There are 2 types of access-list
- Named (it’s not new type, think of it as the advanced version of Strandard named/Extended named)
Facts about access-lists
- contain a statements of permit or deny and each statement is 1 line.
- each line has a permit or deny statement.
- each line has a sequence number. starting from 10,20,30 .
- each line you add will take the next sequence number.
- the matching will start from line 1 then line 2 , line 3 and so on.
- Named mode enable you to squeeze statements on the middle.
- work the same as if/else programming statements, if : first line match then apply/ else : go next line.
- if a match found the access-list will upon that match and will not continue to the lines after that.
- there is an implicit deny at the end of any access-list.
- Tip : Better put the most-specific route on the top.
- traffic is filtered on passing though the router, not created on the router.
- it has no effect until you apply it.
- use access-group to apply on interface ,,, access-class to apply to VTY lines (telnet sessions ).
you can assign only one access-list inpound and one access-list outpound for an interface.
- Matching only based on Source address .
- range number : (1-99) or the extended range (1300-1999).
- cannot be edited,of course you can add a line but if you want to remove a line you have to remove the whole access-list then apply it again. (you can use a note pad)
- applied as close as possible to the destination .
- look at the diagram and imagine that you set the standard access-list at R1 to prevent a computer on accounting to reach Sales. you will end up blocking this IP from going any where .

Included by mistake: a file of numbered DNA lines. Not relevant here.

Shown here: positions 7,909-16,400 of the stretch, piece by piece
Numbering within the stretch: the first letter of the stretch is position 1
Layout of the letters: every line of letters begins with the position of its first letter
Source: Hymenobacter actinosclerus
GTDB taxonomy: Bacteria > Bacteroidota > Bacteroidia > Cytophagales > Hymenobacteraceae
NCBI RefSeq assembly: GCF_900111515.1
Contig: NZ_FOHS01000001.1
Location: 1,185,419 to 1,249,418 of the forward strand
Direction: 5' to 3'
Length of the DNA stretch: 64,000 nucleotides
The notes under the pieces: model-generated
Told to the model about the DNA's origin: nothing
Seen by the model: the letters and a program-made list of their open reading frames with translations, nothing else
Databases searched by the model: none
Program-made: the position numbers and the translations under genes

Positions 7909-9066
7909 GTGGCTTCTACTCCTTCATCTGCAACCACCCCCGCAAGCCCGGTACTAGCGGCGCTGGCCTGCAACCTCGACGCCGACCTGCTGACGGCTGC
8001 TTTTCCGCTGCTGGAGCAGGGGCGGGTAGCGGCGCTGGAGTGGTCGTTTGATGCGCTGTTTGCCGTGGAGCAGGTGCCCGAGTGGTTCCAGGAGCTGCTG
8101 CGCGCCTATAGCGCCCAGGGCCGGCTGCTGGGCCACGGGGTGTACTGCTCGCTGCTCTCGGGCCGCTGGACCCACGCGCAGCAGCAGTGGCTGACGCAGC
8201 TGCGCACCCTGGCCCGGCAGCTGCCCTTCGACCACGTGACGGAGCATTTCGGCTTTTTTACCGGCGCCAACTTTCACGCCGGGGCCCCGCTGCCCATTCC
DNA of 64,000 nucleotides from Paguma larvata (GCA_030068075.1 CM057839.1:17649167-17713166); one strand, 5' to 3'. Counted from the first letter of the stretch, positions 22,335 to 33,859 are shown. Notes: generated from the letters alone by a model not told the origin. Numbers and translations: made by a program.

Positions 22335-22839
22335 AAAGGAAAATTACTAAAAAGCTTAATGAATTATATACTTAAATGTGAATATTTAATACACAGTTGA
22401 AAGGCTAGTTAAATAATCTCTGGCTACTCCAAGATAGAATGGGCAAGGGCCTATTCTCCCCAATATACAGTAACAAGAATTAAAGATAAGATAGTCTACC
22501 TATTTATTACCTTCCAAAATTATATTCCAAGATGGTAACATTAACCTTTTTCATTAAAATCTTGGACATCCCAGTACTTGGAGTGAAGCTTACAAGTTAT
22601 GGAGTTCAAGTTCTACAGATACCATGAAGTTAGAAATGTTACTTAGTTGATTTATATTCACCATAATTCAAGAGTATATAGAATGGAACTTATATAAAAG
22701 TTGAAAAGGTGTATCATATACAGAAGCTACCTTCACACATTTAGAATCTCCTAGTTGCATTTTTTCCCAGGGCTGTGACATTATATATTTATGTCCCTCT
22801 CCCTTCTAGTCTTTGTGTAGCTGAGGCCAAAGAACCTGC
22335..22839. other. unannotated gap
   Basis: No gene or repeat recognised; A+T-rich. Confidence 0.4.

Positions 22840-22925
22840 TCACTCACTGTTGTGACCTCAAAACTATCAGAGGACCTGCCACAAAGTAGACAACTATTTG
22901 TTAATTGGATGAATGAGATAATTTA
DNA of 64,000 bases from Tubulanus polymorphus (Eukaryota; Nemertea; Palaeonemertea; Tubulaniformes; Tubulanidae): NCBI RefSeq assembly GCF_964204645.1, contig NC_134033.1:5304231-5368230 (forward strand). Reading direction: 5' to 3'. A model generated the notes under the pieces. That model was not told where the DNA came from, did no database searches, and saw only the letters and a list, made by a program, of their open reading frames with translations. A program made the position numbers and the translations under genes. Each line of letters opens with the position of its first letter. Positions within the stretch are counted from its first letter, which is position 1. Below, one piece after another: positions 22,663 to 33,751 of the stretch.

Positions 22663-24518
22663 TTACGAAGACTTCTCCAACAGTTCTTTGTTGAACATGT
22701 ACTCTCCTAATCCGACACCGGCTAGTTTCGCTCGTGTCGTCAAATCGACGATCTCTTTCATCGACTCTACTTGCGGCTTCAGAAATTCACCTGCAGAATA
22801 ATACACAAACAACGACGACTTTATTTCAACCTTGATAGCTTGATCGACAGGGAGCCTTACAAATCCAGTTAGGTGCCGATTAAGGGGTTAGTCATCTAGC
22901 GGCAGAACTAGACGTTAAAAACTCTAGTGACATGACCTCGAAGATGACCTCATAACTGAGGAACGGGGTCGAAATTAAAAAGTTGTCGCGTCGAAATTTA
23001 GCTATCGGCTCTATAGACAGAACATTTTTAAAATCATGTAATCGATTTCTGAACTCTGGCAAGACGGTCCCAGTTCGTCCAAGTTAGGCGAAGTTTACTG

- so to avoid so set that on R2 f0/0 out
R1(config)#access-list 20 permit any (permit any IP) R1(config)#access-list 20 permit 0.0.0.0 255.255.255.255 (permit any IP) Both are the same meaning
R1(config)#access-list 20 deny host 172.16.0.2 (deny the source IP 172.16.0.2) R1(config)#access-list 20 deny 172.16.0.2 (deny the source IP 172.16.0.2) R1(config)#access-list 20 deny 172.16.0.2 0.0.0.0 (deny the source IP 172.16.0.2) all give the same meaningR1(config)#access-list 20 permit 172.16.0.2 0.0.0.255 (permit network 172.16.0.2/24)
- Matching based on
- source IP address
- destination IP address + destination Port numbers
- range number : ( 100 – 199) or the extended range ( 2000- 2699)
- editing is the same as standard type.
- applied as close as possible to the source
- because you don’t need the traffic to travel across the whole network, and it get blocked at the end, the will consume unnecessary bandwidth.